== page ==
Table 4

Author preference for the treatment of static wrinkles

Items

Suggestion

Abbreviation: HA, hyaluronic acid.

Type of HA product

Vycross 15 mg/mL HA; VYC-15L (Juvéderm Volbella, Allergan)

Injection layer

Deep intradermal to superficial subdermal injection

Injection tool

31–33G needle

Injection technique

Microdroplet (micro-aliquot)

Injection amount

0.005 mL per injection every 2 mm

Note

Molding with cream may help better tissue integration.

Zoom Image
Fig. 3 Static radial cheek lines. (a) Before treatment. (b) 2 months after serial puncture injection with VYC-15L (Juvéderm Volbella, Allergan), 0.2 mL per side.
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Fig. 4 Static wrinkles over the forehead. (a) Before treatment. (b) 14 months after injection with VYC-15L (Juvéderm Volbella). Significant efficacy is still present. Also, note the improved skin quality.
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Fig. 5 Static wrinkles over the glabela. (a) Before treatment. (b) After injection with botulinum toxin 20 unit and 0.5ml of VYC-15L HA (Juvéderm Volbella, Allergan) with needle, using the serial puncture technique.

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Radial Cheek Lines (RCL)

RCLs may appear as one of the aging signs concurrent with dynamic and static lines, and it may itself be classified as dynamic or static. [Fig. 3 (a)] contains an example of static RCLs. Static and dynamic RCLs may necessitate different treatment. A study used VYC-17.5L (Juvéderm Volift, Allergan) with 25G cannula to treat dynamic RCLs; 53 female patients enrolled in the study, wherein a 45-day follow-up revealed improvement in 98% of cases, and significant improvement in both dynamic and static RCLs was recorded in terms of roughness, amplitude, and texture.[20] Although the term RCL was not used, another study using NASHA 20 mg or 12 mg with 30G needle, deposited using the serial micropuncture technique, also showed improvement of dynamic RCLs within its patient population.[10]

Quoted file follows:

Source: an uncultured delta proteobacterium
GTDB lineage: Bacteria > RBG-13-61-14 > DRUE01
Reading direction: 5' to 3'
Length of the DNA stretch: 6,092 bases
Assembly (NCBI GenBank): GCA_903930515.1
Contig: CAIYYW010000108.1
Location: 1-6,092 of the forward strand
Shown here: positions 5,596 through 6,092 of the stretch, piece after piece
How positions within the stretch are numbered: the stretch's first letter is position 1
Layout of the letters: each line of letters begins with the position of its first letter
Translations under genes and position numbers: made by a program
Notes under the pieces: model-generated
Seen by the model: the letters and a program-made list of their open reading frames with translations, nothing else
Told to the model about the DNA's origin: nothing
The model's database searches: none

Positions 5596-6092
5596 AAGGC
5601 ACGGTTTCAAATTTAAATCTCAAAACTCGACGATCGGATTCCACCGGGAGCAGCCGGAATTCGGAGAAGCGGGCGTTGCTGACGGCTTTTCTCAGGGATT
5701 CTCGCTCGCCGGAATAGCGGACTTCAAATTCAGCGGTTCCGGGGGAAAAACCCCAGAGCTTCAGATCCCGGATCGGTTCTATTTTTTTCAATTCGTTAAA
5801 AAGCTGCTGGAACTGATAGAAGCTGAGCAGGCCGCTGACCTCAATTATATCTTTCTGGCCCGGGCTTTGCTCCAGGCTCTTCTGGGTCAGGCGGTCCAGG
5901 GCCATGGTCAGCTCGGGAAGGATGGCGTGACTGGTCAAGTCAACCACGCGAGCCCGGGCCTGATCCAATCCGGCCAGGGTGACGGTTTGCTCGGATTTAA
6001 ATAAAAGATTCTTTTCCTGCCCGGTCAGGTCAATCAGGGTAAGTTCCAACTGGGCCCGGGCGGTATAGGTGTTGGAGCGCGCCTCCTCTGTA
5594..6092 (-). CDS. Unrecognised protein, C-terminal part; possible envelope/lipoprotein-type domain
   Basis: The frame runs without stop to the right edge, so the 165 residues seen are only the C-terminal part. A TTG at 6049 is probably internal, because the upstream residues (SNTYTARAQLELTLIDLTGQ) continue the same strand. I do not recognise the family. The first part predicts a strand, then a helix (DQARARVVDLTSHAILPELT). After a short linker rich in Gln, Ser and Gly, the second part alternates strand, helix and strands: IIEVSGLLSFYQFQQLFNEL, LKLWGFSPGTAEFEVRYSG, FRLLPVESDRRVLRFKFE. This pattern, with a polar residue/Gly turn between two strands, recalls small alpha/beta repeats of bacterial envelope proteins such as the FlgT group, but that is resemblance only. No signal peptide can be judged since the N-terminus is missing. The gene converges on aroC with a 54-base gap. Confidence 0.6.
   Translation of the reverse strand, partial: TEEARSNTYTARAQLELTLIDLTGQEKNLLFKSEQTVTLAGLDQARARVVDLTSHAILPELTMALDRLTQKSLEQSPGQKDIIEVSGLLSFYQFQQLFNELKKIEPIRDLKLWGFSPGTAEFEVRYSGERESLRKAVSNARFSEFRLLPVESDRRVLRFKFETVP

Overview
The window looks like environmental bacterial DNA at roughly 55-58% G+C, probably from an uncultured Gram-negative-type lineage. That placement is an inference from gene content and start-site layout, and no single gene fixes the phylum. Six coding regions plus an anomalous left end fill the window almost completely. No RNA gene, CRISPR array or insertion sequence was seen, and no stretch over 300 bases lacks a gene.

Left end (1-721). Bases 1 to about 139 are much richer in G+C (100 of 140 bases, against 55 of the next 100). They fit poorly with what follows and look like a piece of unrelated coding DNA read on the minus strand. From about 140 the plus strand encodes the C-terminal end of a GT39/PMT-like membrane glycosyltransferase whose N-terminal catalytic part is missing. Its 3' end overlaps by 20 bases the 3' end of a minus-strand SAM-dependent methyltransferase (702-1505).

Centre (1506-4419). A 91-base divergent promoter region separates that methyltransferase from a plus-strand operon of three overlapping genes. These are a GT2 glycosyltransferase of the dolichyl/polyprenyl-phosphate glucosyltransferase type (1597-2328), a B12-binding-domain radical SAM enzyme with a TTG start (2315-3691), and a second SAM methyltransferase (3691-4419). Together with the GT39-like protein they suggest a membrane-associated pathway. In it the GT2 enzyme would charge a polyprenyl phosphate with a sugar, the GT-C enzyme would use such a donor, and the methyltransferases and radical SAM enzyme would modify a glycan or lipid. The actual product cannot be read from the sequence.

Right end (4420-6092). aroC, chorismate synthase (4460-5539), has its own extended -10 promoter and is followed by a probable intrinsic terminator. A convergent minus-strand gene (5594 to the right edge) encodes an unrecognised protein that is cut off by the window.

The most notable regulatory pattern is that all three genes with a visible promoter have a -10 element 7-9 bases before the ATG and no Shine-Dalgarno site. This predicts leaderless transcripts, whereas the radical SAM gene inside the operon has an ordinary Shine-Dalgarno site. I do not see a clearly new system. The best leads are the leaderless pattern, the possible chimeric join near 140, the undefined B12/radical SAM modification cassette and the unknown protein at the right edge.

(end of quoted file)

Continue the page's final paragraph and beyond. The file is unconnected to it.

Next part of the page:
Author Preference

For dynamic RCLs, based on clinical experience, the author prefers VYC-17.5L HA or VYC-15L HA. [Fig. 6] shows a case of dynamic RCLs treated with VYC-17.5L HA. This particular patient also received a combination treatment with microbotulinum toxin A (Onabotulinum toxin A) at the intradermal layer, 1U in 0.05 mL divided into five injection points, which is shown in [Fig. 7]. [Fig. 8] shows another patient with dynamic RCLs, who underwent treatment with VYC-15L HA using 25G cannula and the fanning technique ([Table 5]).

Table 5

Author preference for the treatment of radial cheek lines

Items

Suggestion

Abbreviation: HA, hyaluronic acid.

Type of HA product

Vycross 17.5 mg/mL HA; VYC-17.5L (Juvéderm Volift, Allergan) Vycross 15 mg/mL HA; VYC-15L (Juvéderm Volbella, Allergan)

Injection layer

Superficial subdermal injection

Injection tool

25G 3.8 mm cannula

Injection technique

Fanning

Injection amount

0.25–0.5 mL per side of cheek

Note

Molding after injection for better filler-tissue integration.

Zoom Image
Fig. 6 Dynamic radial cheek lines. (a) Before treatment. (b) One month after 0.3 mL of VYC-17.5L HA (Juvéderm Volift, Allergan) per side with 25 G cannula injection using the fanning technique.
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Fig. 7 Microbotulinum toxin injection points.
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Fig. 8 Dynamic radial cheek lines (a) Before treatment. (b) One month after treatment with 0.5 mL VYC-15L HA (Juvéderm Volbella, Allergan) per side with 25G cannula, using the fanning technique.

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Improvement in Skin Quality